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Re: 2nd Qs: proposed description of new pam_unix



Nalin Dahyabhai wrote:
> 
> On Sat, Aug 19, 2000 at 03:26:25PM +0400, Michael Ju. Tokarev wrote:
> > o suid binary helper should accept username as argument -- I still
> >   think that it should use getpwnam() instead of getpwuid().  Thus,
> >   it will not be compatible with current pam_unix implementation.
> 
> The current setuid-helper checks the UID specifically to make guessing
> passwords harder.  This keeps you from being able to use unix_chkpwd
> to guess other people's passwords unless you're root.  It breaks servers
> that run as non-root users, but I think it's still worth doing.

This makes sence -- and I know of this.  Maybe that was not clear from
my statement.  I want it to allow checking only password of current
user.
This is very minor difference between current pam_unix/pam_pwdb and "my"
version, that should be noticiable _only_ if some uid is shared between
two or more usernames:

 current way:                       my way:

 pwent = getpwuid(getuid())         pwent = getpwnam(username)
 spent = getspnam(pwent->pw_name)   return access_denied if !pwent
 compare(spent->sp_spwd, password)  return access_denied
                                      if pwent->pw_uid != getuid()
                                    spent = getspnam(username)
                                    compare(spent->sp_spwd, password)

Maybe I can not mention this, since functionality is _very_ similar
and will be different only in very special cases.

> > o new proposed options to session stack: utmp, wtmp and lastlog,
> >   as I think that them belongs to pam_unix as module name says
> >   (things specific to unix ;).  Session stack in pam_unix currently
> >   just empty (except of two syslog calls).  And some details about
> >   this ones (them are just planned -- when I finish/polish other stuff).
> 
> I'd prefer utmp/wtmp stuff be handled in a different module.  You're
> mixing Unix authentication with other traditionally-Unix bits of login,
> when it makes perfect sense for someone using other auth methods to
> want to have that same capability.

Ok, this makes sence.

> > o option for passwd stack to _not_ to ask _new_ password and get it
> >   from pam item.  {use,try}_first_pass is not sutable here (them
> >   both used in the same stack also), use_authtok is not so consistent
> >   in other modules as the first two.  I use `use_new_pass' here
> >   for this purpose, and this may be wrong thing to do
> 
> What seems to work best in this case is to have whichever module
> is prompting for the two (or three) passwords to always save them
> to the PAM_AUTHTOK and PAM_OLDAUTHTOK items, and for modules to
> only prompt for values for these if they're not already set.

Wow, excellent idea!  But: in this case, one need the opposite option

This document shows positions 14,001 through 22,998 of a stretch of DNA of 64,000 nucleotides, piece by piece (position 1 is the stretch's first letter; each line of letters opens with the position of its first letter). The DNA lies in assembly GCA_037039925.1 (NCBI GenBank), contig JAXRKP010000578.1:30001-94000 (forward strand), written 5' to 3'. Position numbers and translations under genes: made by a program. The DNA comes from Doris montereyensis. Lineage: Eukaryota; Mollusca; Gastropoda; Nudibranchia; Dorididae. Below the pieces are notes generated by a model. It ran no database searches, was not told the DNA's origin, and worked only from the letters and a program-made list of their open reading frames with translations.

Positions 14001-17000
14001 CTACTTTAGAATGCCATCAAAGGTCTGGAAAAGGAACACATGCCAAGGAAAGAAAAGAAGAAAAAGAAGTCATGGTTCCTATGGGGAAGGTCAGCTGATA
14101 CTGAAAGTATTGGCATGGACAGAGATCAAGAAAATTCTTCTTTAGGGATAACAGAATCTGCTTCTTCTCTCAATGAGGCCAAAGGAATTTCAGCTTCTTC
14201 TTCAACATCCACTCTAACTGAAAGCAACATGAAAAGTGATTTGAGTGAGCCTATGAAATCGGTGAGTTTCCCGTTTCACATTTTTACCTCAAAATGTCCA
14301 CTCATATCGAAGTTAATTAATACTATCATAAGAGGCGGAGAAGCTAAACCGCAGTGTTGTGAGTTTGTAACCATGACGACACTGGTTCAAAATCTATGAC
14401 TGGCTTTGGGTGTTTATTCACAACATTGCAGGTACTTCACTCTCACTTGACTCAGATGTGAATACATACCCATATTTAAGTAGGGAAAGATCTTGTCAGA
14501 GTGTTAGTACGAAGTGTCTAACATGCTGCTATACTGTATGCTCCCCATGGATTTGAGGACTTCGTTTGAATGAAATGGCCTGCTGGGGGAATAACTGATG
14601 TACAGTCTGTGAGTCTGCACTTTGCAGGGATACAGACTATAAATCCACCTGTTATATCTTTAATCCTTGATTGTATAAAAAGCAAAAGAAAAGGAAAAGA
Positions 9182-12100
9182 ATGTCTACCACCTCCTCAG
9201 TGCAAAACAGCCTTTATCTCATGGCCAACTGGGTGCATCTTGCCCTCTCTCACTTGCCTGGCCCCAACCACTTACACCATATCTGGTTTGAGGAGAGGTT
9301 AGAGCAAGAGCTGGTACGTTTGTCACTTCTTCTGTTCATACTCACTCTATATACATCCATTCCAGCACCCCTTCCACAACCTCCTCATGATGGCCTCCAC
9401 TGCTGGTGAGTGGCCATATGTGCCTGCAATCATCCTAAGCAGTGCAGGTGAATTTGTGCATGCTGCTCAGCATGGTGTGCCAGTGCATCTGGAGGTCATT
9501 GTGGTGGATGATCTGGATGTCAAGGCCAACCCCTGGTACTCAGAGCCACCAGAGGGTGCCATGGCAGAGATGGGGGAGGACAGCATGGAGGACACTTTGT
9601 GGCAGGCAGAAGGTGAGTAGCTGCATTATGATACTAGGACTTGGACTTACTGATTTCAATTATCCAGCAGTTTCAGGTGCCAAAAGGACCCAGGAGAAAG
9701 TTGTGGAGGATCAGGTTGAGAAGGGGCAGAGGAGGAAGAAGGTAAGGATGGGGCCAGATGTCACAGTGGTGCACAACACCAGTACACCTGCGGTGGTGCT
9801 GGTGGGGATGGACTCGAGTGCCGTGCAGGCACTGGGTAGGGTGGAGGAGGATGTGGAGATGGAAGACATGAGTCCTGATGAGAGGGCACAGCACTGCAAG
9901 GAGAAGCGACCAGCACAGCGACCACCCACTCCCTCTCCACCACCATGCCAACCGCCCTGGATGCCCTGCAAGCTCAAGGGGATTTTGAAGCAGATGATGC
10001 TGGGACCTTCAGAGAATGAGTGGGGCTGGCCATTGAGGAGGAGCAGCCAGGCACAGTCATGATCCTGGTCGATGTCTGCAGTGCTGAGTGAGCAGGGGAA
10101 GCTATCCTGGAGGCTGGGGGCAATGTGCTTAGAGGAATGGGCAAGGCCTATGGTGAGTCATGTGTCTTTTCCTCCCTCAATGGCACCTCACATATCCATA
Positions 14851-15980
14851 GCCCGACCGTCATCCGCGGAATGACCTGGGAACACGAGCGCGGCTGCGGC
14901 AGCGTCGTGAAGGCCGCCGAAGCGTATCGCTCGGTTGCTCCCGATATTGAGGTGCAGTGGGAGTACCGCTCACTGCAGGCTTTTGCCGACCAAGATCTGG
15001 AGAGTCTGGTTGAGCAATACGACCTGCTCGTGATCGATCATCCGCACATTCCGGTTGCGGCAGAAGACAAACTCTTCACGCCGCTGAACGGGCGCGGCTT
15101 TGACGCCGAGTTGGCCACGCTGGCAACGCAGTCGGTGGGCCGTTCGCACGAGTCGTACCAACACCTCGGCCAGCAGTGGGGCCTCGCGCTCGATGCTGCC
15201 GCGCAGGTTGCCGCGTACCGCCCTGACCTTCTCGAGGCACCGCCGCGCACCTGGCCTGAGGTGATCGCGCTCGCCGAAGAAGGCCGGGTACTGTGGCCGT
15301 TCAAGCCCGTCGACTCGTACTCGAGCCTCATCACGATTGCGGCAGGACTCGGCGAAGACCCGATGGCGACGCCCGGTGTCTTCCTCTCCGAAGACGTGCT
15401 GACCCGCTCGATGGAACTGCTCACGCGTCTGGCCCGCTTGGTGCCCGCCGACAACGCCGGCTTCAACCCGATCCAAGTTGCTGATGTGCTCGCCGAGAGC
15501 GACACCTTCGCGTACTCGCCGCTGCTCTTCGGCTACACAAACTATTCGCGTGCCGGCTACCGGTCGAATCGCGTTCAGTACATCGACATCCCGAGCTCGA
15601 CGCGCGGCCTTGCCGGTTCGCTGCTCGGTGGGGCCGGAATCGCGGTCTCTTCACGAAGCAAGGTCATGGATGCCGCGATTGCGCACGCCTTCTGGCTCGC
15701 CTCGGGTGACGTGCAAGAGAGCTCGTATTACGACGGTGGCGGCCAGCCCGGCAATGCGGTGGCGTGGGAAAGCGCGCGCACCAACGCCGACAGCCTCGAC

(NOT_try_first_pass).   Currently pam_unix returns failure if it was
unable
to authentificate user, and e.g. login will repeat attempt some more
time(s).
But will be AUTHTOKs in place second time?  At least when using private
data item (not_set_pass option) it will be here.  And we're in trouble.
So, this is not just as simple.

> >   bigcrypt
> >     ok, it is not so good as md5, why it ever needed when "plain"
> > crypt()
> >     and md5 exists?
> 
> A properly-written bigcrypt() gives you different outputs for
> "passwordwithextraletters" and "passwordwithmoreletters", because
> regular crypt() only considers the first eight significant.

Yeah, this should be true.  But again:  bigcrypt() is not compatible
with crypt():

   strcmp(
     crypt("123456789", "aa"),
     bigcrypt("123456789", "aa")
   ) != 0

Yes it is compatible when strlen(passwd) <= 8, but not if > 8.
So, if we use bigcrypt "on our own" in pam_unix, it will not be
compatible with system's implementation (as I remember, that was
your statement that md5 should not be the default since it can
break compatibility -- and I agree completely).  And now -- why
to introduce two incompatible algorythms (md5 and bigcrypt) when
md5 is sufficient?  Only one argument for bigcrypt that I know of
is a system that have it by default (Digital UNIX?).  And this
makes sence.

> 
> > o I don't know why `likeauth' (undocumented) option needed.
> >   Why just not have corresponding entry point in module?
> >   I currently implemented it, but not shure why :)
> 
> Consider the case where you have pam_unix "sufficient" and another
> module "required" being used for authentication.  The pam_unix auth()
> function fails, but the other module succeeds.  If pam_unix was not
> passed "likeauth", the setcred() in pam_unix is called and returns a
> successful code, and the setcred() in the second module is never
> called.  This is unfortunate when the second module's setcred() needs
> to be called for things to work correctly.

Ok. Thanks for clarification.

> Nalin

Thank you!

Regards,
 Michael.





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